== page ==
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children than perhaps they should have joined the Caldecott committee and awarded Finding Winnie, both medals.
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LibraryThing member bell7
A boy and his grandmother take the bus after church to serve at the soup kitchen. CJ is inclined to see what he doesn't have, but his grandmother shows him how to find joy and beauty in simple things. The illustrations are acrylic and collage with some digital manipulation, bold colors and simple
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LibraryThing member klburnside
I didn't realize that picture books could win the Newbery award, but looks like this year the winner is a picture book. Last Stop on Market Street is the story of a boy learning from his grandma how to see beauty in the every day routines of life. A rainstorm, small interactions with strangers on
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the bus, and a rainbow over the boarded up stores and graffiti covered windows remind the boy and his grandmother that little moments of beauty and grace surround us when we keep our eyes and ears open.

Nice to be able to knock out another Newbery in less than 10 minutes!
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LibraryThing member pataustin
When C.J. and his grandma wait in the rain and get on the bus, C.J. is grumbling the whole time– about not having a car, not having a device for listening to music, and having to do stuff that his friends don’t do. But at every turn, his nana sees goodness and kindness. Even C. J. is
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transported by the joys of music as a guy on the bus strums his guitar. When they finally get where they’re going (and readers don’t really know until the end), C. J asks, “How com it’s always so dirty over here?” Pointing to the rainbow, nana points out “Sometimes when you’re surrounded by dirt, C J., you’re a better witness for what’s beautiful” (unp). In seeing familiar faces at the soup kitchen, where he and nana serve food, he admits he’s glad they came. Winner of the 2016 Newbery Award and Caldecott Honor, this uplifting picture book brings home a valuable message to young children, many of whom would identify with the protagonist.
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LibraryThing member MaowangVater
On the bus ride from church to the soup kitchen CJ’s grandmother how to be happy with the thing that you have instead of wanting the things you don’t have and walk on the sunny side of life. As she puts it, “Sometimes when you’re surrounded by dirt, CJ, you’re a better witness for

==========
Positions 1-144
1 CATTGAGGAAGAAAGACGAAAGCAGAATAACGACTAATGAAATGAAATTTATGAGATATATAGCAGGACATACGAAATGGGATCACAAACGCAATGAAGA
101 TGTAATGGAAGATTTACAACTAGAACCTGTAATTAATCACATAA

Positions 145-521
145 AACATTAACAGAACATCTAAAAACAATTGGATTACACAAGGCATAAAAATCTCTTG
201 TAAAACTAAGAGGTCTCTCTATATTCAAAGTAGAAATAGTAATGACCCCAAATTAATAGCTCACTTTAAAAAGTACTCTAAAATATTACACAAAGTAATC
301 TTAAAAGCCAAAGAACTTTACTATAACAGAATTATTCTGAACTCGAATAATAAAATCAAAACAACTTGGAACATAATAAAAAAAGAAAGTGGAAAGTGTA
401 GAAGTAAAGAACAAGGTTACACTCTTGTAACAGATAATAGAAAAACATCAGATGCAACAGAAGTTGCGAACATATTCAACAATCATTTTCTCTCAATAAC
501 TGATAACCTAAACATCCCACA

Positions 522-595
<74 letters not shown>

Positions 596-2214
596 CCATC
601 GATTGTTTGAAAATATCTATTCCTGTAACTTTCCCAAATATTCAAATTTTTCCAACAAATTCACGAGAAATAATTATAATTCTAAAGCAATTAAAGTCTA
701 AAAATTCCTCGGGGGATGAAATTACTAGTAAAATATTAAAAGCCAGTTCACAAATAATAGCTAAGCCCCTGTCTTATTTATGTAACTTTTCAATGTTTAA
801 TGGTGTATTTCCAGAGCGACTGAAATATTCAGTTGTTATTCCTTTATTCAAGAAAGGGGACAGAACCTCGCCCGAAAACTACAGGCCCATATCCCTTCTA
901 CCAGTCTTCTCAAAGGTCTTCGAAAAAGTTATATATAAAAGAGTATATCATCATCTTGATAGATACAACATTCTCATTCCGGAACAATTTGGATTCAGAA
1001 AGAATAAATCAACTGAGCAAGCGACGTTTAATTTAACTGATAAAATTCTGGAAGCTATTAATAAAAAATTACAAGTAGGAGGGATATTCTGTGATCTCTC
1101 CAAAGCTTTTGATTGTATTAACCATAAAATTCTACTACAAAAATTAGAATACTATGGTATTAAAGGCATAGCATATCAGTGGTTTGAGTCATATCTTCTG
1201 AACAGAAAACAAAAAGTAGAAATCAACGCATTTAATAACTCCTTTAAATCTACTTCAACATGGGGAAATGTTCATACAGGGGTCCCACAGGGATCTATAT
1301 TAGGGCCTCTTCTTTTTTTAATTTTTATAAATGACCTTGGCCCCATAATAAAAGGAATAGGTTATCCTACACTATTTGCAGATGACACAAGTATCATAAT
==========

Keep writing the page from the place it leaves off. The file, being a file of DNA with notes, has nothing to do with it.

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what’s beautiful.”

de la Peña’s simple story illustrating a profound truth about happiness is brightly colored by Robinson’s crisply lined illustrations, “created with acrylic paint, collage, and a bit of digital manipulation.”
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LibraryThing member mirikayla
Lovely illustrations and a very sweet story.
LibraryThing member Tracie_Shepherd
At first I was disappointed with this book as I didn't quite understand what the point of the story was. A little boy is dissatisfied with his life, the family doesn't own a car, his city is dirty, he has to go somewhere every Sunday after church. AHH, that somewhere is what makes the story. I
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listed this book's diversity as multicultural because there are many cultures depicted even though the main characters appear African American. The young boy's grammar was terrible and I immediately wondered if this was stereotyping. This book could be used to point out that while we may be dissatisfied with our lives we can find good in what we have and there are others who would be happy to be in our shoes.
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LibraryThing member sccdc
CJ and his grandmother take a bus ride together and discover their neighborhood
LibraryThing member melodyreads
Learning to look around and see what is there -
LibraryThing member DaliaL.
Genre: Contemporary Realistic Fiction

I would use this book to:
-teach students about contemporary realistic fiction
-teach students about the importance of

Summary: This book is about a boy named CJ who, like every sunday morning, gets on the bus with his grandma to go to their next destination.